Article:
We speculated that chromosomal aberrations might be causatively involved in this phenotype and sought for chromosomal regions displaying differential copy numbers between H1650 cells and the EGFR-mutant and erlotinib-sensitive cell lines. We identified 13 H1650-specific chromosomal loci harboring nine known genes, including a chromosomal region affected by homozygous deletion 3′ to the locus containing the tumor suppressor gene PTEN (Fig. 2A; ref. 7). Furthermore, when analyzing the transcription of IGFBP2, a marker predictive of PTEN loss in glioblastoma (8), H1650 was the highest scoring line in our panel (data not shown). PTEN counteracts Akt activation by dephosphorylating phosphatidylinositol-3,4,5-triphosphate (PIP3), the product of class I phosphoinositide-3-kinases (7, 9). Because PTEN loss has been shown to be involved in EGFR inhibitor resistance in some tumor cell lines (10, 11) and in glioblastoma patients (12), we reasoned that PTEN loss might also be involved in the EGFR-independent phenotype of H1650. Furthermore, lack of PTEN protein expression has previously been speculated to be involved in erlotinib resistance in H1650 cells (13, 14).

Figure 2
Genomic characterization of PTEN loss in H1650 cells. A, list of genes affected by differential lesions between H1650 cells and EGFR-mutant and erlotinib-sensitive cell lines. B, left, screenshot showing chromosomal aberrations at chromosome 10 (Integrative ...

To determine whether loss of PTEN protein in H1650 cells (13, 14) might be caused by genomic loss, we mapped the PTEN locus by quantitative PCR. Fine-mapping followed by long-distance PCR revealed that the homozygous deletion (spanning 16.8 kb) leads to the deletion of the 3′ part of exon 8 and the entire exon 9 (Fig. 2B). The deletion results in a COOH-terminally truncated protein that could only be detected using antibodies against NH2-terminal epitopes (Fig. 2C). Previous functional genetics experiments have shown a critical role of the COOH-terminal part of PTEN (15). Thus, the COOH-terminal deletion in H1650 cells might be causally involved in uncoupling mutant EGFR from downstream Akt survival signaling.

We next analyzed a panel of 140 primary lung adenocarcinomas (predominantly Caucasian patients), annotated for copy number alterations and mutations in 623 genes, for the presence of cooccurring lesions in PTEN and EGFR (16, 17). We found cooccurrence of homozygous deletion of PTEN and EGFR mutation in 1 out of 24 samples with EGFR mutations (Fig. 2D). Thus, primary resistance of EGFR-mutant NSCLC might, in rare cases, be due to homozygous loss of PTEN. Furthermore, we found hemizygous loss of chromosome 10 to be significantly enriched in EGFR-mutant patients in the cohort of 140 primary samples (P = 0.012; data not shown). Loss of the other allele by mutation might thus confer acquired resistance in patients initially responding to EGFR inhibition. This notion is also supported by a previous study reporting favorable survival of EGFR-mutant patients with high expression of PTEN (18).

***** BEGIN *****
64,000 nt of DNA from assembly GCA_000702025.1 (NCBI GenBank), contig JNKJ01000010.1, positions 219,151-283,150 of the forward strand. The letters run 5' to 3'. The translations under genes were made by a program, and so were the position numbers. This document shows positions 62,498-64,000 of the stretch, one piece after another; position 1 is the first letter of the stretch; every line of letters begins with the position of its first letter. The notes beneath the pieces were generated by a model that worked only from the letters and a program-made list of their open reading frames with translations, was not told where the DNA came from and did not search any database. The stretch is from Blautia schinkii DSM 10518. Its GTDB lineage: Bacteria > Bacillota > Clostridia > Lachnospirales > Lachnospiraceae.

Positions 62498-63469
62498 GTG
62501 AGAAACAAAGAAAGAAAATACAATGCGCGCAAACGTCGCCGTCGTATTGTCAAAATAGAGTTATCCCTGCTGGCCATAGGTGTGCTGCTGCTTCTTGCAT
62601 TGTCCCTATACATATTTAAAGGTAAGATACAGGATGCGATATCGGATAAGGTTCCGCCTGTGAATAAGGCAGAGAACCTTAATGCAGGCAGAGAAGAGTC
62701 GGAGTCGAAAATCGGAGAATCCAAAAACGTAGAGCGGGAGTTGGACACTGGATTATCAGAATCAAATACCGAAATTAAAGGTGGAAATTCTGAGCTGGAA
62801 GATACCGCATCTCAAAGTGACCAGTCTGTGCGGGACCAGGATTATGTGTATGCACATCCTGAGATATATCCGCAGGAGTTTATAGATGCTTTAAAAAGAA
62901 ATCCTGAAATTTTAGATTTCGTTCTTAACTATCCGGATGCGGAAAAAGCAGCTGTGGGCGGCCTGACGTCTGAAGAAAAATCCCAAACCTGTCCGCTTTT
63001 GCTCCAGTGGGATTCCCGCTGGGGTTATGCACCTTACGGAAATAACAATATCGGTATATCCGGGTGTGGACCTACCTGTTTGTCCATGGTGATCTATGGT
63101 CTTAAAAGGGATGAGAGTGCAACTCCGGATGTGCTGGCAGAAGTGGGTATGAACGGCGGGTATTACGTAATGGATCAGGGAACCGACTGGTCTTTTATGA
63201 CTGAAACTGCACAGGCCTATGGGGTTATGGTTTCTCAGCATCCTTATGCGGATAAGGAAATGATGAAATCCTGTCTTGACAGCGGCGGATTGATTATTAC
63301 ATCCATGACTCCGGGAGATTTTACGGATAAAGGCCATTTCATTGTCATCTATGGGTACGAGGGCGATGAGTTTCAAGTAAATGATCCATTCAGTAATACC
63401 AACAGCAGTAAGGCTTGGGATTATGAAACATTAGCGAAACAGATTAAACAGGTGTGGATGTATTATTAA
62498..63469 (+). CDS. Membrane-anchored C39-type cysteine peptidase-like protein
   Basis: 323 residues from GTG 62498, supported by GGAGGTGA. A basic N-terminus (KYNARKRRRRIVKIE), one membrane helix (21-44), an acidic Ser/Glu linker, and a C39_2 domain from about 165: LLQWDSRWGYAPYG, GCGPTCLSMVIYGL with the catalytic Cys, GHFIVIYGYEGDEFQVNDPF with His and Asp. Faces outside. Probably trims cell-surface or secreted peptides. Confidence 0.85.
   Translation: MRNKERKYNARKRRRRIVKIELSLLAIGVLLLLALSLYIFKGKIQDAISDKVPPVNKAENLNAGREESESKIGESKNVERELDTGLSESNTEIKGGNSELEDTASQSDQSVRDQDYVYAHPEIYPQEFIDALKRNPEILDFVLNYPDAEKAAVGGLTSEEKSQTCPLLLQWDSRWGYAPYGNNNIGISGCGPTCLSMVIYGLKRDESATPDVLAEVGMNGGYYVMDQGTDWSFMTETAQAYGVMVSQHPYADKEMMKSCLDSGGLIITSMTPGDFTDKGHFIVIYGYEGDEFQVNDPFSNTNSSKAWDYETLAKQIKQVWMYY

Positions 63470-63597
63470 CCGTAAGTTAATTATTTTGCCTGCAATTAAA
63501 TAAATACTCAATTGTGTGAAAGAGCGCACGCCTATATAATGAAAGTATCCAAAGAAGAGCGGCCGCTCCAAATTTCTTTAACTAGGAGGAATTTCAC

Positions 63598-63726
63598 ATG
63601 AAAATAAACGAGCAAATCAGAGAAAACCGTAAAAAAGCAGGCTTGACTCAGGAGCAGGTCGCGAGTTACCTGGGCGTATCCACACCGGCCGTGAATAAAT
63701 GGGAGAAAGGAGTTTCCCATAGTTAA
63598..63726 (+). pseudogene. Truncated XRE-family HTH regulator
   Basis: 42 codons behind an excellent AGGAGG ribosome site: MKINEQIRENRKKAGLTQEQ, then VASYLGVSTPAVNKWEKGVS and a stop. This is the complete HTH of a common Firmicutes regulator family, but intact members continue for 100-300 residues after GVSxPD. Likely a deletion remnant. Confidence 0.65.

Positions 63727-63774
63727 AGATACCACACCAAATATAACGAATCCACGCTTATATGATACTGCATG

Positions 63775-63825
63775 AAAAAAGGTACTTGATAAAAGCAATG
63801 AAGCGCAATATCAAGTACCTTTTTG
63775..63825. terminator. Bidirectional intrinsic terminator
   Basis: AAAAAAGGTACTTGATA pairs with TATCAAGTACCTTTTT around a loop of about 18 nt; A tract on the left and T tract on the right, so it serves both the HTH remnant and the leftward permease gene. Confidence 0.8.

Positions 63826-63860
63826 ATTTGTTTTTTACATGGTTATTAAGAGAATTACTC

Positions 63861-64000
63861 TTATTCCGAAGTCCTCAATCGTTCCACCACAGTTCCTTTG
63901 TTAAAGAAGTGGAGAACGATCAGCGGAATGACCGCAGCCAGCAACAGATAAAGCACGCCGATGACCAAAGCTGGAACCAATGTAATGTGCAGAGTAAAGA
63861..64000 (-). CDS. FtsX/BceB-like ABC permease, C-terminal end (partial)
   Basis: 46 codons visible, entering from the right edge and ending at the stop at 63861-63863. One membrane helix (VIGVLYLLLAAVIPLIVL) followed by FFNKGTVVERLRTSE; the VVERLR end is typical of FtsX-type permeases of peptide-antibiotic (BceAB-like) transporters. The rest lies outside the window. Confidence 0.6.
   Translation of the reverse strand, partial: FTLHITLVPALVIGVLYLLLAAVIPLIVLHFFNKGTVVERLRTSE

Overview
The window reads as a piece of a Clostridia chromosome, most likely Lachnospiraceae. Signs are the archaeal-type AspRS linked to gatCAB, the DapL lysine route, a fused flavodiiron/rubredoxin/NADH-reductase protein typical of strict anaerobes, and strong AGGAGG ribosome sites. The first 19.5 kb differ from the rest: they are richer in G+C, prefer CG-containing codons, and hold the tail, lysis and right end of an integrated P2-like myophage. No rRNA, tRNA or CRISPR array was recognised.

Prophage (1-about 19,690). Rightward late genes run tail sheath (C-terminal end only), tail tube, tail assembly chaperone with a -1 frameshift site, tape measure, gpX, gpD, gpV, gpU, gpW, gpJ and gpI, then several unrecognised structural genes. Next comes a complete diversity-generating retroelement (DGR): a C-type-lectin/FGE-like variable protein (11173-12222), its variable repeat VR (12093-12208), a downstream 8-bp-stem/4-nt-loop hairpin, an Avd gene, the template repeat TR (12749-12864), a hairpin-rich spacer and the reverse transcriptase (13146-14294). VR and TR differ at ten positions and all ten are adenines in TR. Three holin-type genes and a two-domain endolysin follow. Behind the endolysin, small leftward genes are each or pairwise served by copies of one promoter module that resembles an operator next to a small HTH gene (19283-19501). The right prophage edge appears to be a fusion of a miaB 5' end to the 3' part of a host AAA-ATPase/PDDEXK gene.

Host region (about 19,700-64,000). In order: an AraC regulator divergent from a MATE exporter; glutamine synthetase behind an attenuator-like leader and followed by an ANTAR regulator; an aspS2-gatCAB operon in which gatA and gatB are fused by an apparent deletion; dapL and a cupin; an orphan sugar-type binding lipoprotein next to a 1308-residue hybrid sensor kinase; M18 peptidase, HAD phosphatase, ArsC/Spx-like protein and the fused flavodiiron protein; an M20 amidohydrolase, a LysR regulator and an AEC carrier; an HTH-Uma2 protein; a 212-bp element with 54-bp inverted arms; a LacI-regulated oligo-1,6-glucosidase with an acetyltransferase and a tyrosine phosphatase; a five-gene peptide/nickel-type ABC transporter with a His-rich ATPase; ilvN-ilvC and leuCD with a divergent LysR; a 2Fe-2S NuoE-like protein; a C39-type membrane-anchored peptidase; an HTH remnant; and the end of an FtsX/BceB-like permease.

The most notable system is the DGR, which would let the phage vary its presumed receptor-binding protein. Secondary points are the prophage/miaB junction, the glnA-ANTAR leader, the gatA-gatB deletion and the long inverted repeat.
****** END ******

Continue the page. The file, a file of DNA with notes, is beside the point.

We reconstituted wild-type PTEN in H1650 cells by stable retroviral expression (Fig. 3A). Reconstitution of PTEN restored coupling of the EGFR signal to downstream Akt signaling as evidenced by dephosphorylation of both EGFR and Akt upon erlotinib treatment (Fig. 3A). Cellular proliferation of H1650PTEN cells treated with erlotinib was virtually identical to that seen in the parental cells (data not shown) but combinatorial treatment of H1650 cells with erlotinib and an AKT inhibitor led to a reduction of viability when compared with cells treated with erlotinib alone (Supplementary Fig. S1). However, when analyzing the fraction of cells undergoing apoptosis upon treatment with erlotinib, we observed an increase of apoptotic H1650PTEN cells when compared with the parental and the mock-transduced cells (Fig. 3C). Thus, PTEN reconstitution increases the susceptibility to erlotinib-induced apoptosis in H1650 cells.

Figure 3
Erlotinib resistance in EGFR-mutated NSCLC with PTEN loss. A, left, in H1650PTEN cells, PTEN levels were determined by immunoblotting. Right, levels of phospho-EGFR and phospho-AKT were assessed by immunoblotting in H1650, H1650MOCK, and H1650PTEN cells ...

We next silenced PTEN in EGFR-mutant and erlotinib-sensitive PC9 cells by lentiviral short hairpin RNAs (Fig. 3B). Similar to our observation in the parental H1650 cells, PTEN loss in PC9 cells (PC9PTENkd) induced the uncoupling of EGFR and downstream Akt signaling as shown by continuous Akt phosphorylation under erlotinib treatment (Fig. 3B). Again, recapitulating our observations in H1650 cells, silencing of PTEN expression in PC9 cells led to a significant decrease in the fraction of apoptotic cells when treated with erlotinib (Fig. 3C). Induction of apoptosis in both PTEN-proficient and PTEN-deficient cells was paralleled by activation of the proapoptotic protein Bim, recently shown to play a key role in erlotinib-induced apoptosis in EGFR-mutant NSCLC (refs. 19, 20; Fig. 3D). Thus, the differential induction of apoptosis is not mediated through modulation of Bim levels. Interestingly, in PC9PTENkd cell lines, we observed the activation of Erk under steady-state and serum-starved conditions, whereas PTEN-proficient cells hardly showed Erk activity (Fig. 3D). Thus, PTEN loss partially uncouples EGFR signaling from downstream Akt survival signaling, activates ERK, and contributes to EGFR inhibitor resistance.